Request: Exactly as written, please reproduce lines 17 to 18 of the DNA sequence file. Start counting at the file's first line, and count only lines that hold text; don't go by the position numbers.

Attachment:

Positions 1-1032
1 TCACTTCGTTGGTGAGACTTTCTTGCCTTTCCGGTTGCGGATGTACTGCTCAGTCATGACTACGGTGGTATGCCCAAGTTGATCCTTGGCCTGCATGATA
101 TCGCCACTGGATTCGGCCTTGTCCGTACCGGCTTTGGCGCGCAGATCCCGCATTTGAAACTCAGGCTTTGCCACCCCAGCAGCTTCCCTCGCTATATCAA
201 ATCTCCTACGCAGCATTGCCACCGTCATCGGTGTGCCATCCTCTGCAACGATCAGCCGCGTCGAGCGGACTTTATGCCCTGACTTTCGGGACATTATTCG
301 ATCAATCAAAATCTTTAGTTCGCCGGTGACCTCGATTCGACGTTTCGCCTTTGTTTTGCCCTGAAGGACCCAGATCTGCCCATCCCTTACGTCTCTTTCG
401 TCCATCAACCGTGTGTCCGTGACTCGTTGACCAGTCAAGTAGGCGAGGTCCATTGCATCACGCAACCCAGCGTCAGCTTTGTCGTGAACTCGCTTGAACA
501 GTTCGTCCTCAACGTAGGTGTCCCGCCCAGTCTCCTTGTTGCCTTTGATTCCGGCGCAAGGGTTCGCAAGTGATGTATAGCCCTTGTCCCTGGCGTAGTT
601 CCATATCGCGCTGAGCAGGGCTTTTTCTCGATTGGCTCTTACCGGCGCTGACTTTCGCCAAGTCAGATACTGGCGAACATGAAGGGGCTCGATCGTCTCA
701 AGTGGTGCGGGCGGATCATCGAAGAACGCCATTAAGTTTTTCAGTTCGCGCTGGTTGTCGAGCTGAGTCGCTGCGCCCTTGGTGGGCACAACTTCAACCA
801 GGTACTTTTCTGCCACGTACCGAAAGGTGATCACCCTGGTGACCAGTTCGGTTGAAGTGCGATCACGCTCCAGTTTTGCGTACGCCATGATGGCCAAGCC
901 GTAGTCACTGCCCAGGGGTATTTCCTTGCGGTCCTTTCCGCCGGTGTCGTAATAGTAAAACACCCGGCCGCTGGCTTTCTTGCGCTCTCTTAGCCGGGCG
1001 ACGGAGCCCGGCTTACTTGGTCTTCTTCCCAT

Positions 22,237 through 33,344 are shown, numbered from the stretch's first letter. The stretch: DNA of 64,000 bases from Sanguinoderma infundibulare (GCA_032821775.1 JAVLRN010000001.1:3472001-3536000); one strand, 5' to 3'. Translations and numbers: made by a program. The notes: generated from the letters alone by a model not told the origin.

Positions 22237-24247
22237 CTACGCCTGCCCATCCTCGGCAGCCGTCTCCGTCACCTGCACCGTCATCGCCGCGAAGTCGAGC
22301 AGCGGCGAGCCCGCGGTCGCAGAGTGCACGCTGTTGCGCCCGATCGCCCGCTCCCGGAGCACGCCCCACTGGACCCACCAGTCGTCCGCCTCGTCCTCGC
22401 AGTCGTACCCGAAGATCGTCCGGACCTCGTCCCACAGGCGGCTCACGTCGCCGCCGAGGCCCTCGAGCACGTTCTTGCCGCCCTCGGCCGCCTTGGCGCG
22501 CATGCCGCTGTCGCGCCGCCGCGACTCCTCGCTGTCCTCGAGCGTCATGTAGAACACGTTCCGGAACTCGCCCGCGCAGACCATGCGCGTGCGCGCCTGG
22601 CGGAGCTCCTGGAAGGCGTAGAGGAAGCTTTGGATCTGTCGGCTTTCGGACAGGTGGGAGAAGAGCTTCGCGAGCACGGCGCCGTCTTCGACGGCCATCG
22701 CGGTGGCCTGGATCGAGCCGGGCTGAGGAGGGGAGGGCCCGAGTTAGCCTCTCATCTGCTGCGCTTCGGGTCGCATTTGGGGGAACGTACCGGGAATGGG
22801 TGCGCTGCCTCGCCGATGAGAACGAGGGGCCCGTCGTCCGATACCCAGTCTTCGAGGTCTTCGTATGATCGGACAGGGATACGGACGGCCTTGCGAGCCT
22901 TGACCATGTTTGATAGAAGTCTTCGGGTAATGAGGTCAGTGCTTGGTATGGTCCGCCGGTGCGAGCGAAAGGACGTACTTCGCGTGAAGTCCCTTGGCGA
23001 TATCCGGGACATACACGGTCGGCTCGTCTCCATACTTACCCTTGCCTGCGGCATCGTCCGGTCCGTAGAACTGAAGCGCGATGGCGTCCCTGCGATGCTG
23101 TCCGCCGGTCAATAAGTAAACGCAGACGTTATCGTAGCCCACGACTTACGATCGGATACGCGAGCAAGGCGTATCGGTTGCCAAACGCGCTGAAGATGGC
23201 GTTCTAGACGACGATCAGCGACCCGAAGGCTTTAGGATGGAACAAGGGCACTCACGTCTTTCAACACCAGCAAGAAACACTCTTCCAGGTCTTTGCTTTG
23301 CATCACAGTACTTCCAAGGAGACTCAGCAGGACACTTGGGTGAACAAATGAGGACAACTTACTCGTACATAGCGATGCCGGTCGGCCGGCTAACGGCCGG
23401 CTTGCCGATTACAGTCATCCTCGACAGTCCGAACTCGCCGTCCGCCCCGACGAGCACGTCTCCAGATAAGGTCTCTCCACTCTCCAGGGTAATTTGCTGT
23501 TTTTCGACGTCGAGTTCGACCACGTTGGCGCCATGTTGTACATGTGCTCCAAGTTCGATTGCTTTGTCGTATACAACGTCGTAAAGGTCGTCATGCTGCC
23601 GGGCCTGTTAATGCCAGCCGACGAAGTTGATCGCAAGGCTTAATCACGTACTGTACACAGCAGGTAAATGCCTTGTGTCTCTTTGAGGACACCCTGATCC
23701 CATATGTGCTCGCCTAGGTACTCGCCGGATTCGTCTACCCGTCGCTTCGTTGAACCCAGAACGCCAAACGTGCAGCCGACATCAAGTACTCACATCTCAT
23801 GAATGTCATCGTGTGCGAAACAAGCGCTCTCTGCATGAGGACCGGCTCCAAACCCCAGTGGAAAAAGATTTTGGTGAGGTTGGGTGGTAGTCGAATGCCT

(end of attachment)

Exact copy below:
22401 AGTCGTACCCGAAGATCGTCCGGACCTCGTCCCACAGGCGGCTCACGTCGCCGCCGAGGCCCTCGAGCACGTTCTTGCCGCCCTCGGCCGCCTTGGCGCG
22501 CATGCCGCTGTCGCGCCGCCGCGACTCCTCGCTGTCCTCGAGCGTCATGTAGAACACGTTCCGGAACTCGCCCGCGCAGACCATGCGCGTGCGCGCCTGG